Words Can Break or Seal the Deal

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Don Imus' choice of words broke his radio and TV deals -- along with the hearts of some accomplished young women, says Judy Jernudd, former TV Talk Show personality. To Jernudd, how you deliver a message is the holy grail of teaching for some communication coaches. Jernudd provides 5 tips to prevent anyone from saying something they wish they could take back.

"Words can make or break the deal" -- and most corporate executives know that principal, says Judy Jernudd, CEO of Startegic Communication. Popular radio host Don Imus proved it this week. In the aftermath of his damaging statement about the Rutgers women's basketball team, MSNBC broke his cable TV show deal. CBS Radio followed by canceling Imus in the Morning.

Jernudd provides 5 tips to prevent anyone from saying something they wish they could take back.

"Word choices, not the tonality or demeanor, can destroy or heal. Mel Gibson, Michael Richards and Imus proved that the no matter what tone they expressed would have diluted the damaging message," said Jernudd.

"Yes, what Imus said was demeaning, but it raises awareness once again to the erosion of acceptable language. Words are the victim of abuse in our music, on the airways, in our schools and socially," says Jernudd. "There are presentation coaches who teach "it isn't what you say, but how you say it."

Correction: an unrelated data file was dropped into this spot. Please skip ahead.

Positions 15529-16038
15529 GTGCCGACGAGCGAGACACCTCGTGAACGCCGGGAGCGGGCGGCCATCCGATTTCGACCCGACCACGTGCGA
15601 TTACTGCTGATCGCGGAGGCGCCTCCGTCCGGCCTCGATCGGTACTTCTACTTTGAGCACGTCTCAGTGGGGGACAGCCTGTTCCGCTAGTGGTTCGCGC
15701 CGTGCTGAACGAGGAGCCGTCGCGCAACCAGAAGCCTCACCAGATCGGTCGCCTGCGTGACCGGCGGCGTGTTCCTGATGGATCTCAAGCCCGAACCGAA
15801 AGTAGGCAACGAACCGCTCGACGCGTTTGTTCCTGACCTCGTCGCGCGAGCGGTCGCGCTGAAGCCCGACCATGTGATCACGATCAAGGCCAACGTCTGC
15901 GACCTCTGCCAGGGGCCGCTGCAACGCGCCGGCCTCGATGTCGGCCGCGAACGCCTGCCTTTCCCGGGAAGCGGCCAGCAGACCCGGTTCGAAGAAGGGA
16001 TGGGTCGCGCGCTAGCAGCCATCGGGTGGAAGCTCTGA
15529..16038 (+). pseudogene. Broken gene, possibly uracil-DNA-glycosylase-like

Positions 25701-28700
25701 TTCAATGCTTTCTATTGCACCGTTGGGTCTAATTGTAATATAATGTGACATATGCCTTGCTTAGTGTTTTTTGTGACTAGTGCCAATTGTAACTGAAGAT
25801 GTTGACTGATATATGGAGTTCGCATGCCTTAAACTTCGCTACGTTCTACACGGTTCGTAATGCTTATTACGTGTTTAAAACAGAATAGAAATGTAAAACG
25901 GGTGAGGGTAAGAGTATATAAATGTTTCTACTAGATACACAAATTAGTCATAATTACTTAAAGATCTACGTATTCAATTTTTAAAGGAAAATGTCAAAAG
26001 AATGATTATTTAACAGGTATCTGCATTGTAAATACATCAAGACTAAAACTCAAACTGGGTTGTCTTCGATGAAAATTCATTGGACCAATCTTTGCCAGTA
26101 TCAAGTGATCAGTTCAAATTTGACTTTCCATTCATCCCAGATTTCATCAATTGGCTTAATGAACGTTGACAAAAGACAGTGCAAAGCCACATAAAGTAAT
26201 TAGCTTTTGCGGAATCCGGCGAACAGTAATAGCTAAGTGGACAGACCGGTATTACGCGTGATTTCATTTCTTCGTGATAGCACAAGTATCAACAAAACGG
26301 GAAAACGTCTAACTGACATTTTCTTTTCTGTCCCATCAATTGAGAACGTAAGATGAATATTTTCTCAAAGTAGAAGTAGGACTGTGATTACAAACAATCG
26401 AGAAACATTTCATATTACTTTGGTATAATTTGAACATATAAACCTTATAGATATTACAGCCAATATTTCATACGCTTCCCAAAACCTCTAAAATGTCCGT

While tonality and demeanor help messages come together for believability, how Mel Gibson, Michael Richards or Imus expressed themselves would not have diluted their message, said Jernudd.

"What you say is the heart of it. Word choices are the real issue," says Jernudd, a former TV Talk Show personality, who has coached hundreds of executives in effective communications.

What to do?

  • Keep in mind what comes out of your mouth can destroy or heal.
  • Words hurt. Choose them thoughtfully.

-Resist playing to what you think will be perceived as funny, cool or hip.

  • Ask yourself if what you intend to say will come out the way you mean it?
  • Engage your brain with your mouth before you open it.

Gibson, Richards and Imus are not the first people to get in trouble over racial or debilitating word choices, but what if the CEO, or anyone of us, speaks the wrong words? Apologize immediately and mean it. Do whatever it takes to make amends with the wronged parties, sooner than later. Will all be forgiven?

"For the most part, we're a nation of forgiving people," says Jernudd, "once."    

Contact: Startegic at 310.306.6999

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